Klein’s book cites many reasons for the increasing political polarization between the parties. Probably the most significant was President Johnson’s push for civil rights, which pushed the ‘Dixiecrats’ into the arms of the GOP.
So, the two parties in 2020 are polarized. Tell me something I didn’t know already! But that’s only part of the story.
It bears repeating: Diversity within the Democratic and Republican parties during most of the 20th Century was the reason that a presidential democracy worked here when it failed elsewhere. Within the Democratic Party, that diversity still exists. As Ezra Klein points out, “Democrats are a coalition of college-educated liberal whites, African Americans, Hispanics and Asians… liberal and non-white conservative Christians, Jews, Muslims, New Agers, atheists (and) Buddhists” plus organized labor. He adds, “As a result, appealing to Democrats requires appealing to a lot of different kinds of people with different interests. It means winning liberal whites in New Hampshire and traditionalist blacks in South Carolina. It means talking to Irish Catholics in Boston and the karmically curious in California. Democrats need to go broad to win over their party.” Not only that, but because the Senate and Electoral College are severely undemocratic in favor of rural voters (a voter in Wyoming has forty-four times more power than a California voter in the Senate), Democrats need to appeal to center-right voters to win elections. (Example: Ben McAdams.)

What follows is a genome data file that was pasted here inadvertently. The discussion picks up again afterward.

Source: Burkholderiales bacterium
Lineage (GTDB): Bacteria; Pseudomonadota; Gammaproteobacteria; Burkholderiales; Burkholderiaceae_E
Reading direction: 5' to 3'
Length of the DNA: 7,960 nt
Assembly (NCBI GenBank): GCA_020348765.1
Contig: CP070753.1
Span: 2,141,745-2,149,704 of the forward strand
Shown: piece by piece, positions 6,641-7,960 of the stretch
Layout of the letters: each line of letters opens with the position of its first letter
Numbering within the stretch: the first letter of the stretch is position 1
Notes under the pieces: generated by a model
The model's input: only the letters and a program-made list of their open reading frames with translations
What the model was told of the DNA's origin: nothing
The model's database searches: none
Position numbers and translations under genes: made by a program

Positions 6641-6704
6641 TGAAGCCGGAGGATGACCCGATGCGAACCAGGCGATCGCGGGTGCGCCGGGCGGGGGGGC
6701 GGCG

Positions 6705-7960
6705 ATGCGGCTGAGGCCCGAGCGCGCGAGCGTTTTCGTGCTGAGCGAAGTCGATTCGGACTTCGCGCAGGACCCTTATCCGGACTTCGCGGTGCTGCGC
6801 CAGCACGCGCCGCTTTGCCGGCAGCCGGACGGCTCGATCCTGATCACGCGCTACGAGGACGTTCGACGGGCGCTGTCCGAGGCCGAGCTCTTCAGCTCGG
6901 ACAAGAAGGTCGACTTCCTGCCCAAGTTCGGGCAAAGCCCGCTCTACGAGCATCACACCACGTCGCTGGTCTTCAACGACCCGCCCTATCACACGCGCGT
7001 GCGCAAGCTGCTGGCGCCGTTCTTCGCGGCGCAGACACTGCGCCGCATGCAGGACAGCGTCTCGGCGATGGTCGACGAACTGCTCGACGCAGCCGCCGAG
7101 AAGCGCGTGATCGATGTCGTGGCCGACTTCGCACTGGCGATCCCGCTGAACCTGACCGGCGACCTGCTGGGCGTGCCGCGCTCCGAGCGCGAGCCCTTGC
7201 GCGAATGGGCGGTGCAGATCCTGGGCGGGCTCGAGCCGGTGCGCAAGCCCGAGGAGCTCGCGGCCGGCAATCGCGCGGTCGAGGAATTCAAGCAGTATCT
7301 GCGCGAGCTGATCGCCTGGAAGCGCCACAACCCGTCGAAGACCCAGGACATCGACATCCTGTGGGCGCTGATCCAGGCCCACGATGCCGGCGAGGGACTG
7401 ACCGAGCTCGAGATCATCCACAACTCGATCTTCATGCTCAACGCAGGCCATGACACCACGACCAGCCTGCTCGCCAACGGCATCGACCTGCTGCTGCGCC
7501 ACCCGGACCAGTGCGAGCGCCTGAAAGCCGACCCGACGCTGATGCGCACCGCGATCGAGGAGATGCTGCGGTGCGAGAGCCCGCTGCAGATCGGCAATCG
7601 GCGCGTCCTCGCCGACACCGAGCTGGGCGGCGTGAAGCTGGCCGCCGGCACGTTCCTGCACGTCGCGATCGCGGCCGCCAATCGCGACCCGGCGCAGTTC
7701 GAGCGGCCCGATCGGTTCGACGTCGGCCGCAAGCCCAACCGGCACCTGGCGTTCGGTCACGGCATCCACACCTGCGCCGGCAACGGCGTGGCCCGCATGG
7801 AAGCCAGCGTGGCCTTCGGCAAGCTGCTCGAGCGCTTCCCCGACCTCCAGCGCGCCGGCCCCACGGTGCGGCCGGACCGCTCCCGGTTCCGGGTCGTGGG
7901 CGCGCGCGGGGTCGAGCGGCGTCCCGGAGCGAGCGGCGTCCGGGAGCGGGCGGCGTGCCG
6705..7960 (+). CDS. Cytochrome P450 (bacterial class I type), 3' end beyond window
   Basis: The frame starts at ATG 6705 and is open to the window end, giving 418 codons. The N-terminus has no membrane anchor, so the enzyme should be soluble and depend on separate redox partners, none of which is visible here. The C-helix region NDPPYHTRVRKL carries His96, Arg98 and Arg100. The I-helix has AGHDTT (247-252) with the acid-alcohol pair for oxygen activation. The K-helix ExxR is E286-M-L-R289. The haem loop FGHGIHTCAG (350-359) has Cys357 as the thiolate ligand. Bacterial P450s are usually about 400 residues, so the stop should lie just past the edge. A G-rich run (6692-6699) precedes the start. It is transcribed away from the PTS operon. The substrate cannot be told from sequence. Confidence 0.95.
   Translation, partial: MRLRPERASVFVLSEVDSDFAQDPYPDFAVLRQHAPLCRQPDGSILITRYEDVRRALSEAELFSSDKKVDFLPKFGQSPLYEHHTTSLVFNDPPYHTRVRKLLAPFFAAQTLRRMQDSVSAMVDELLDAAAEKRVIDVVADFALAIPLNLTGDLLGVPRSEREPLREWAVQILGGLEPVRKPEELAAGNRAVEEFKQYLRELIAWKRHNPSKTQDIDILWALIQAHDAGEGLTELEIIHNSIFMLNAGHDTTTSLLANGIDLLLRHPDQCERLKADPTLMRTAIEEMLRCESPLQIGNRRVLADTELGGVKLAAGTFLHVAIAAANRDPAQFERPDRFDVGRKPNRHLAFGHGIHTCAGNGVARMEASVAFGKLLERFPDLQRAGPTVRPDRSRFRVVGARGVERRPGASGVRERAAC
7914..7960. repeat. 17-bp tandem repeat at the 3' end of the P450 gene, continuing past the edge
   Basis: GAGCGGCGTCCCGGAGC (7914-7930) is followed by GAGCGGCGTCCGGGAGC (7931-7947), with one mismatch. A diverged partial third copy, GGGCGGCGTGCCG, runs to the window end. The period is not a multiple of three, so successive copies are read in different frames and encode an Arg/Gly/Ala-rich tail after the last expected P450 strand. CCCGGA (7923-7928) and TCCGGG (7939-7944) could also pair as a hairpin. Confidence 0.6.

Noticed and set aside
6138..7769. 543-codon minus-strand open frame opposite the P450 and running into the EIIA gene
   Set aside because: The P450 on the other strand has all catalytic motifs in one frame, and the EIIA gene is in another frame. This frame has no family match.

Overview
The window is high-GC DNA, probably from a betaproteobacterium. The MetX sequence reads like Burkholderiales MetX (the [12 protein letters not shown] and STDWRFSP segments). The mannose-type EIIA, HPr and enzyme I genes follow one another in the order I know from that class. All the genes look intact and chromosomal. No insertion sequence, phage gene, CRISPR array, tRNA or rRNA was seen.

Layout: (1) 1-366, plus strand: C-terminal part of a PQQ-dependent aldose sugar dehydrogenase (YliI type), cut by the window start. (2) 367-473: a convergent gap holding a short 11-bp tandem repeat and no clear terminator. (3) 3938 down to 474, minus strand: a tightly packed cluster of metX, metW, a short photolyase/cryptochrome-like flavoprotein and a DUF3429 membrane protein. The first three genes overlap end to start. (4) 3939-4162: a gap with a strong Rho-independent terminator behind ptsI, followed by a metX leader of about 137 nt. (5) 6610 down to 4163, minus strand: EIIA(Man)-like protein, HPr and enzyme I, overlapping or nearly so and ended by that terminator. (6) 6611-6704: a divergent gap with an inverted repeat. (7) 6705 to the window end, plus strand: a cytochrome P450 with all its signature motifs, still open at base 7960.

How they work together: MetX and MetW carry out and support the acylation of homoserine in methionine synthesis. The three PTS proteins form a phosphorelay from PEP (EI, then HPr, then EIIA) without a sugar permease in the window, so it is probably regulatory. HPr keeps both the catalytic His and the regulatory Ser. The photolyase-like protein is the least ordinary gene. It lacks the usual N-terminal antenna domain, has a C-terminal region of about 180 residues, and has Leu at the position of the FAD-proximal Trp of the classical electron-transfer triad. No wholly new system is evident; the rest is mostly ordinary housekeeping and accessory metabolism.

Contrast this with the Republican party. Remember the soul-searching after the 2012 loss to Obama, when a high-level task force recommended the GOP needed to become more friendly to Hispanics, African Americans and women (in other words, more diverse)? Whatever else his faults, Donald Trump correctly read the mood of the Republican rank-and-file. His birther conspiracy theory was a clever test to confirm what he suspected: said rank-and-file was vehemently not interested in diversity.
Here we get into one of the main epiphanies of Ezra Klein’s book: Due to several mutually supporting reasons, the Republican Party is no longer about values or ideology. It’s about identity; their ‘tribe’ against everybody else. Their tribe, of course, consists of older, largely non-college educated, culturally conservative white people. This epiphany explains so much: Their support of Trump despite his abandonment of long-held conservative principles. The ability of the religious right and otherwise good people to overlook his lying and lack of moral character. The rise of media whose only purpose is to reinforce the identity of the tribe. The dismissal of science, professional expertise and 'elites'. (The Republican Party I supported during the Reagan era celebrated individual achievement.) Above all, the hatred and anger toward those who are not members of their tribe. Think the word ‘hatred’ is an overstatement? Find a gaggle of red-hatted MAGA true believers and utter the words “Nancy Pelosi” – and be ready to run.